Financial Stability Review shows progress in strengthening banks and sovereigns; hunt for yield contributing to the build-up of new risks

28 May 2014
  • Banking system stress has eased further as banking union preparations have gathered pace and banks have strengthened balance sheets
  • Growing search for yield has benefited euro area banks and sovereigns, but could also unearth imbalances should risks be reassessed

Euro area financial system stress has remained moderate over the last half-year, according to the new Financial Stability Review of the European Central Bank (ECB) released today. Investor concerns regarding the global financial crisis have continued to diminish, amid on-going action to address “legacy” risks of past crises for both banks and sovereigns. Euro area banks have accelerated the clean-up and strengthening of their balance sheets since the third quarter of 2013, when discussions about the ECB’s comprehensive assessment intensified. Sovereign risk has improved with the implementation of fiscal consolidation and structural reforms, although progress has been uneven.

At the same time, new risks are emerging, particularly a growing search for yield across regions and market segments, driven by increased investor confidence and some rebalancing of portfolios away from emerging markets, among other factors. As the search for yield intensifies, so do concerns regarding the build-up of imbalances and the possibility of a sharp and disorderly unwinding of recent investment flows.

Building on a thorough overview of macro-financial developments, three key risks for euro area financial stability predominate over the next 18 months. These are risks of:

  1. Abrupt reversal of the global search for yield, amid pockets of illiquidity and likely asset price misalignments. As the potential for disorderly adjustment in financial markets remains, financial institutions need to have sufficient buffers and/or hedges to withstand it.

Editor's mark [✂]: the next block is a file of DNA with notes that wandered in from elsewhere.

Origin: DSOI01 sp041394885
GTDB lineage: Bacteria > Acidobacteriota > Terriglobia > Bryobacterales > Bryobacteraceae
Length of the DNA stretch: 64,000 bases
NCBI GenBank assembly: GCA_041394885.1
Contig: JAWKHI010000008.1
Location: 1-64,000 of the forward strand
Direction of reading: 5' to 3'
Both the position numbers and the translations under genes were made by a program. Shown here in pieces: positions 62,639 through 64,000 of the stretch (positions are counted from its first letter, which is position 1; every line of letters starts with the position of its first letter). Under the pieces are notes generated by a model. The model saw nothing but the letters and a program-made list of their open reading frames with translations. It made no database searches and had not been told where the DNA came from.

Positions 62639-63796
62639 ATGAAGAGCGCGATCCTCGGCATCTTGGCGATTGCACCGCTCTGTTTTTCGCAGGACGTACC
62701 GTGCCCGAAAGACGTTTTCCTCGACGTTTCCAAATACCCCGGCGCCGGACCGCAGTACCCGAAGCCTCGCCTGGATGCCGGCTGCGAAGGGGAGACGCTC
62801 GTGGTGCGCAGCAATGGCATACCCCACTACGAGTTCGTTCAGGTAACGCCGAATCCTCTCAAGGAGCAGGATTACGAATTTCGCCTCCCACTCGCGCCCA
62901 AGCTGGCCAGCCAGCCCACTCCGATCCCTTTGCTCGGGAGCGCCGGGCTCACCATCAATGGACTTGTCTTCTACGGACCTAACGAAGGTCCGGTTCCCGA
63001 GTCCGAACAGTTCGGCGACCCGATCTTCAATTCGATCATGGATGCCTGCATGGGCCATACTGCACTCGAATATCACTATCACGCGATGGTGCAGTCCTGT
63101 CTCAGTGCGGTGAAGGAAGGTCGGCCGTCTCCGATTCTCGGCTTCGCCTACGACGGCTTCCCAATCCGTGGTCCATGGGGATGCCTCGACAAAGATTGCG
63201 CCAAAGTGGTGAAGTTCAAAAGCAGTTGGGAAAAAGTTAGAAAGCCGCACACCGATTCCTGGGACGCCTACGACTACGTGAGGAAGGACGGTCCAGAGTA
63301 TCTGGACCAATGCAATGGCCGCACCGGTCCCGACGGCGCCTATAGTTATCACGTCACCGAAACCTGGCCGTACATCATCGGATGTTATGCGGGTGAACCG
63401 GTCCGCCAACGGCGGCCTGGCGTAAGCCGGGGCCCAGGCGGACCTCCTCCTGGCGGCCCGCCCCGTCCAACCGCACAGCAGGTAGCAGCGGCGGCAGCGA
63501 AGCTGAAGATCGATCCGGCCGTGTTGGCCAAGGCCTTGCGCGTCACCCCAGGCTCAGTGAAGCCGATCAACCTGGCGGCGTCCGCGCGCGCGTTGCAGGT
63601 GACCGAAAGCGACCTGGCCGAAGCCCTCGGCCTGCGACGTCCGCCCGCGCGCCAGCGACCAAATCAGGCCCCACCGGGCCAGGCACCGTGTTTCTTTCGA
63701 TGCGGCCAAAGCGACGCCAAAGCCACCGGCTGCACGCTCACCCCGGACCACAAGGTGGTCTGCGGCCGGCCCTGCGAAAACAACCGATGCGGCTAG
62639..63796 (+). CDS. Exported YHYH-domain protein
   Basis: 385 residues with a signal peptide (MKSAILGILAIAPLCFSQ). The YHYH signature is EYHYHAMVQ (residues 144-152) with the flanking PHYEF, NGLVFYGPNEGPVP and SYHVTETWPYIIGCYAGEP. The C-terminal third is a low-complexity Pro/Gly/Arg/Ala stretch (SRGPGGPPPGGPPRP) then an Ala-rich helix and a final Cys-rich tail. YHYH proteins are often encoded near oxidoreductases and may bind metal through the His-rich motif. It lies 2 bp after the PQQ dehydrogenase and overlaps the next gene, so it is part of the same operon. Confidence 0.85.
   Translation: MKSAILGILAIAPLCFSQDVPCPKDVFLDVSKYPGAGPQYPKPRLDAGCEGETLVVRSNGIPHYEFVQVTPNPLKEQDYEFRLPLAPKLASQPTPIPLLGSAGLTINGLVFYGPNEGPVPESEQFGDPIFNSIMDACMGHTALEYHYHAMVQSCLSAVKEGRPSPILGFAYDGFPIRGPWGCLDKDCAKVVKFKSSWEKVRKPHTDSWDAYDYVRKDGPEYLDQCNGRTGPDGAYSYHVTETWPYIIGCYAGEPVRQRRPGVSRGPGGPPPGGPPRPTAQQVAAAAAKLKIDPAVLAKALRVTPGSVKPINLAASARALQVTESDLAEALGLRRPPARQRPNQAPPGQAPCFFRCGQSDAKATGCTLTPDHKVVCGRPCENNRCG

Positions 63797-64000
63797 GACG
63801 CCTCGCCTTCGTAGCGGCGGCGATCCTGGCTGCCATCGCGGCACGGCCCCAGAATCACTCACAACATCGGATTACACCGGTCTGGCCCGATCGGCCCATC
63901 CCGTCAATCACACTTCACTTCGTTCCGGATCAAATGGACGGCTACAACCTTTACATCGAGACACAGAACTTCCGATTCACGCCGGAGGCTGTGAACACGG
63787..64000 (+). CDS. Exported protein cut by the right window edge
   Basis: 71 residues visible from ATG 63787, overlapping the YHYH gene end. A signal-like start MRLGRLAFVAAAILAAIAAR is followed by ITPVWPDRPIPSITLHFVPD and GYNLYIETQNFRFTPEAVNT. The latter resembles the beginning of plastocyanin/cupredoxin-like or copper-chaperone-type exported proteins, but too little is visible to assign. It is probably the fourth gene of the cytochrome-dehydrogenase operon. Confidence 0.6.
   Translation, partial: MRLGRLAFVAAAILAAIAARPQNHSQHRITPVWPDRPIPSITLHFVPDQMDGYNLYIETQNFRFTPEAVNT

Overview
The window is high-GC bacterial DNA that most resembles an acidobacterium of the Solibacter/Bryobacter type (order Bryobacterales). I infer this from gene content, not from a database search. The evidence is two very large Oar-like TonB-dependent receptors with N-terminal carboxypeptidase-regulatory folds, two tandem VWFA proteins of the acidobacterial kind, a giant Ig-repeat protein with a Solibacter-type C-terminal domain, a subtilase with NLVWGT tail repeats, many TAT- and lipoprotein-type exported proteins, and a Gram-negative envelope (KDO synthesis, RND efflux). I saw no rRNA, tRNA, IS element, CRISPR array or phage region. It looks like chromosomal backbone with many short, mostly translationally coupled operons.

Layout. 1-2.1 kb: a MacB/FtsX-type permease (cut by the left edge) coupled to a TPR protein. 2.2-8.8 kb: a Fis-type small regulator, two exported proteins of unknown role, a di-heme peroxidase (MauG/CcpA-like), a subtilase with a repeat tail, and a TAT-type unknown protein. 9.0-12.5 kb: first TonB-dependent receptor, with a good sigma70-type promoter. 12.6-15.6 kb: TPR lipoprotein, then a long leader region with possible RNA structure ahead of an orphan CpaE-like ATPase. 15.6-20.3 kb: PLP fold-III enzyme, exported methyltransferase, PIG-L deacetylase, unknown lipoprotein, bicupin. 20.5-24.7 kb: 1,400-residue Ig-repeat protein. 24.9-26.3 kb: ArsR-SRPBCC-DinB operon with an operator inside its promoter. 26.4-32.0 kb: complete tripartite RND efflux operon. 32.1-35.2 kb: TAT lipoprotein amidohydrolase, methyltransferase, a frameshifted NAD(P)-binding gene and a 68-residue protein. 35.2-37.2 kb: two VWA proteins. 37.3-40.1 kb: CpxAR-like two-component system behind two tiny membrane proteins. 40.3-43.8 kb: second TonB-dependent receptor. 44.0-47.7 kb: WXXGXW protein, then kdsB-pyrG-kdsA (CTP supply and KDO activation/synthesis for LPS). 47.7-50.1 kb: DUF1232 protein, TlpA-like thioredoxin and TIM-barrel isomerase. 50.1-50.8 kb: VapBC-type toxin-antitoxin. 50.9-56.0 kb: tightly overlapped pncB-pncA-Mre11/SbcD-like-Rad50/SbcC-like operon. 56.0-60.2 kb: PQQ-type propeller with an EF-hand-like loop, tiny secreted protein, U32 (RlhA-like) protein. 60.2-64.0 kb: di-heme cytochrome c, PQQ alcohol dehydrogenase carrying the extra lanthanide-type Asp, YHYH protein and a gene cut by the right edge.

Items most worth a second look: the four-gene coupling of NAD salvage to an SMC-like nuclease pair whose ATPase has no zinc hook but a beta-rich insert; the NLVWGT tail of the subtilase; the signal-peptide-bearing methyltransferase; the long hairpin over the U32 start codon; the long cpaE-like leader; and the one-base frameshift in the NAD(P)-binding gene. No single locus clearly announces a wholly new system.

2. Continuing weak bank profitability and balance sheet stress in a low inflation and low growth environment. Continued action is needed to mitigate lingering scepticism regarding euro area bank balance sheets.
  3. Re-emergence of sovereign debt sustainability concerns, stemming from insufficient common backstops, stalling policy reforms, and a prolonged period of low nominal growth. Despite the continued improvement in sentiment towards euro area sovereigns, public debt sustainability challenges persist and complacency or reform fatigue must therefore be avoided.

This 20th edition, marking a decade of Financial Stability Review publication, also includes several special features: a review of Europe’s experiences with macro-prudential tools; how to identify excessive credit growth and leverage; the differences and complementarities between micro- and macro-prudential policies; and euro area banks’ emerging market exposures.

The report is available on the ECB website,

For media queries, please contact Andreas Adriano on +49 69 1344 8035.

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